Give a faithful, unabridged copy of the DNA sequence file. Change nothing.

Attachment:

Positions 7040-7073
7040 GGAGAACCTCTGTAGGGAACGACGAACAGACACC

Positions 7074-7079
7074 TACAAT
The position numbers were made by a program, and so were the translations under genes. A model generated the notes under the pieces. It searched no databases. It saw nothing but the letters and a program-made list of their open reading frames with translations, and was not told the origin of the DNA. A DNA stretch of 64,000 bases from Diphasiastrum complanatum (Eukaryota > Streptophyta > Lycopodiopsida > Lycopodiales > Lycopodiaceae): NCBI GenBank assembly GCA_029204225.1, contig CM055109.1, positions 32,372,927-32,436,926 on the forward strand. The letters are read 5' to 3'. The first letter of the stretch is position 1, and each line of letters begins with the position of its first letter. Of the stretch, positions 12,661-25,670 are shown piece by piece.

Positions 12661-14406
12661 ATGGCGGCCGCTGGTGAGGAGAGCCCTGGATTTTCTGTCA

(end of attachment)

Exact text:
Positions 7040-7073
7040 GGAGAACCTCTGTAGGGAACGACGAACAGACACC

Positions 7074-7079
7074 TACAAT
The position numbers were made by a program, and so were the translations under genes. A model generated the notes under the pieces. It searched no databases. It saw nothing but the letters and a program-made list of their open reading frames with translations, and was not told the origin of the DNA. A DNA stretch of 64,000 bases from Diphasiastrum complanatum (Eukaryota > Streptophyta > Lycopodiopsida > Lycopodiales > Lycopodiaceae): NCBI GenBank assembly GCA_029204225.1, contig CM055109.1, positions 32,372,927-32,436,926 on the forward strand. The letters are read 5' to 3'. The first letter of the stretch is position 1, and each line of letters begins with the position of its first letter. Of the stretch, positions 12,661-25,670 are shown piece by piece.

Positions 12661-14406
12661 ATGGCGGCCGCTGGTGAGGAGAGCCCTGGATTTTCTGTCA